Dialogue on Race Relations
This report shares the six recommendations we heard during community consultation on improving race relations in Ontario.
These recommendations are relevant for policy makers, decision makers, and anyone interested in improving their anti-racism practice.
Through this project, the Mosaic Institute sought to connect with diverse community groups to hear their individual recommendations on how to improve race relations in Ontario.
Our findings, captured in this report, offer concrete, actionable steps for a variety of decision makers in public, private, and civil society. We are deeply grateful to all who participated in the project, for their time, expertise, and trust.
Racism and Prejudice
Racial and ethnic plurality are at the heart of what it means to be Canadian. We are unquestionably one of the most diverse countries in history. Whether we are an inclusive country is the question of our time.
Arguably, our national mission is to build a country where every person enjoys an equal share of human dignity, where we recognize that we are stronger together not in spite of our differences, but precisely because of those differences. But there is a world of difference between a national aspiration and a national mythology.
This report, compiled by the Mosaic Institute in consultation with 11 community members, is meant to provide a clear-eyed assessment of the perceptions and realties of race relations in the province of Ontario.
We began with the findings of the landmark study Race Relations in Canada 2019: A Survey of Canadian Public Opinion and Experience. We then convened community organizations from across Ontario to respond to the findings. In particular, we asked them to offer guidance to public policy makers on what we are now called to do, to fulfil our shared mission to build an inclusive, just, and strong province and country.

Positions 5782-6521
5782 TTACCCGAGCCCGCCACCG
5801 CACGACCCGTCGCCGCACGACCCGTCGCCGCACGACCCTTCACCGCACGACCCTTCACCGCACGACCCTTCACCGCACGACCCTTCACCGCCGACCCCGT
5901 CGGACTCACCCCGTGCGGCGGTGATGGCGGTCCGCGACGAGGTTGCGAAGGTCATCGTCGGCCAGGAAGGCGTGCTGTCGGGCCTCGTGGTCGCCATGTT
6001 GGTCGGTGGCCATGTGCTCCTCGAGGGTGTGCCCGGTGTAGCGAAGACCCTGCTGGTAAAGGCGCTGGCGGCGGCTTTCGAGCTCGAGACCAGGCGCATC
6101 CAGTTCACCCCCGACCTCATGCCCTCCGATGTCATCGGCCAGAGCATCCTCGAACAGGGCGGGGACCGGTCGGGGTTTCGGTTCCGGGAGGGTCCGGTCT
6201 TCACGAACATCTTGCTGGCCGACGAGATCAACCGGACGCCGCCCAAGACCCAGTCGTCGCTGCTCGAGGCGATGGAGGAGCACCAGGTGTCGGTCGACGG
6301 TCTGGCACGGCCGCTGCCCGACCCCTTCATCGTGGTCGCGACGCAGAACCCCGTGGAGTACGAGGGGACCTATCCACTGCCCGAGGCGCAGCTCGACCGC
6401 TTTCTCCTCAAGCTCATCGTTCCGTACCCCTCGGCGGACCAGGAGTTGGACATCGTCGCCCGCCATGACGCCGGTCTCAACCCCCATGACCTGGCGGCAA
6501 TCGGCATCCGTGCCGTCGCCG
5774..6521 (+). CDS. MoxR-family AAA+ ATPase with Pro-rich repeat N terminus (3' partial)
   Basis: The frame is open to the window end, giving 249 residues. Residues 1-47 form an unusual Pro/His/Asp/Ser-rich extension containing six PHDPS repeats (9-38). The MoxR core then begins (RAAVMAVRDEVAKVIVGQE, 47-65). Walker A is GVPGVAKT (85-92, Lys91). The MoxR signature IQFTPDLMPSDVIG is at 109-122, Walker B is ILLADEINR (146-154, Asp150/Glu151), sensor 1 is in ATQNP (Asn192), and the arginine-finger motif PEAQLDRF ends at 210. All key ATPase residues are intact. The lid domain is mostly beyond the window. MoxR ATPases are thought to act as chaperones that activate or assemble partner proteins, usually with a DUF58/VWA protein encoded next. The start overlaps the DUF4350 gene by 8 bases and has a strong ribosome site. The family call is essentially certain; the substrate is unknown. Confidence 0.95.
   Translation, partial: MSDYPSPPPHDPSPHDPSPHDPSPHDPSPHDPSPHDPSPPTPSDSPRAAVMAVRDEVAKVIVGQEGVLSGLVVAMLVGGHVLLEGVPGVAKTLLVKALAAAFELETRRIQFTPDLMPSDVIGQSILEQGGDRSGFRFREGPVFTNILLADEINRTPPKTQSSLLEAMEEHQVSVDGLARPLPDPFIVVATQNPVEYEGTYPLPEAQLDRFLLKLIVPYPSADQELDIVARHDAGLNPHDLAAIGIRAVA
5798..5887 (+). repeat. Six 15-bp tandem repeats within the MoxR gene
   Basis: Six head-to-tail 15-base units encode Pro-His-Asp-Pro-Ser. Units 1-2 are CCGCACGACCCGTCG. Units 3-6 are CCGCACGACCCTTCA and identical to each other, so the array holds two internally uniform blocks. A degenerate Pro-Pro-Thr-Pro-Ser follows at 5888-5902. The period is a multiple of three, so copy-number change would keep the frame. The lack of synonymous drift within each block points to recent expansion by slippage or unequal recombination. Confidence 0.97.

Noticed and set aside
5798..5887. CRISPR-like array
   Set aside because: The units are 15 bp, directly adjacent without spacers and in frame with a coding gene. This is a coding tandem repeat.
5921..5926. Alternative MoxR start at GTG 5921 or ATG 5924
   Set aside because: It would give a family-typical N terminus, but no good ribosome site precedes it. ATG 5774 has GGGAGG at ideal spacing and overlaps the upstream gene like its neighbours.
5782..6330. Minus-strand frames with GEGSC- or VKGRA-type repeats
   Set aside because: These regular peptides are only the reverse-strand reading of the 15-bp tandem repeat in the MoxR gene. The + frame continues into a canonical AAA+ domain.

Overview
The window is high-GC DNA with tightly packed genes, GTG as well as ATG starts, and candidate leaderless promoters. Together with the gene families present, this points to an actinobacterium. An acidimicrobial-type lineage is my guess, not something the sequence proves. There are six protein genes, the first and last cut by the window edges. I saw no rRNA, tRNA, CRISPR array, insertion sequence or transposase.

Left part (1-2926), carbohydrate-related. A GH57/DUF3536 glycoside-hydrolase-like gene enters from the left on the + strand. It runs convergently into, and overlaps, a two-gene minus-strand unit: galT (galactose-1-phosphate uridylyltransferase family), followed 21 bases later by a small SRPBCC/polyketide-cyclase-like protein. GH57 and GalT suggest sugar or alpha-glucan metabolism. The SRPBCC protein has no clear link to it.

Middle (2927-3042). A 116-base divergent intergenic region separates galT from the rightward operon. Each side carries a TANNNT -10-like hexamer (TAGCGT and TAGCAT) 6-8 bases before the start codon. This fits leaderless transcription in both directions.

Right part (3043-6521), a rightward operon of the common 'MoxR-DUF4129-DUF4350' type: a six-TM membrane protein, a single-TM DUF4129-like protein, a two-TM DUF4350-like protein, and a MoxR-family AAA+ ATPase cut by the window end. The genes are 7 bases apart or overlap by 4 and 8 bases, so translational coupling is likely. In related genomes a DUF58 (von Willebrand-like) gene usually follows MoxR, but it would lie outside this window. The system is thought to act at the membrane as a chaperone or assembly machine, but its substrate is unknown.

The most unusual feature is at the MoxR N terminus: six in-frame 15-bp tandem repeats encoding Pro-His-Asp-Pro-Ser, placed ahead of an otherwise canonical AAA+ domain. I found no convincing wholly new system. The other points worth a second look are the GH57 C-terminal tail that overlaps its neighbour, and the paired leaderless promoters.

As Ontarians and Canadians, we often assess our social progress by casting our eyes south of our border, and rarely do so without a sense of self-satisfaction. The past four years have stripped Americans of their illusions. But they have also caused too many Canadians to clasp our own illusions still more tightly to our chests.
Most recently, we have looked on with disgust mingled with condescension, as assorted racists, extremists, and domestic terrorists stormed the US Capitol. They called themselves patriots, while waving the banner of Confederate treason. They carried signs praising the “thin blue line”, while bludgeoning a police officer to death. They shouted their love of America, while screaming hatred at Americans. It is easy to reassure ourselves that these horrors could never happen here. It is far too easy. Many Americans, too, told themselves that such things could never happen in their country; they are not saying that anymore.
As Ontarians and Canadians, we can certainly take pride in the province and country we have built together. But just as certainly, we deceive ourselves if we believe that our task is complete, or our success is assured.
Building an inclusive society is a sleepless struggle against social entropy and decay.
We have come far. We have far to go. We hope this report will help us chart the path.
*Akaash Maharaj , *Former CEO of the Mosaic Institute
For more information:
Want to know more about this or other reports? Please contact Rachel Mansell at 416-644-6000 ext 680
This project is part of a series of dialogues, research, and action initiatives, on race relations in Ontario.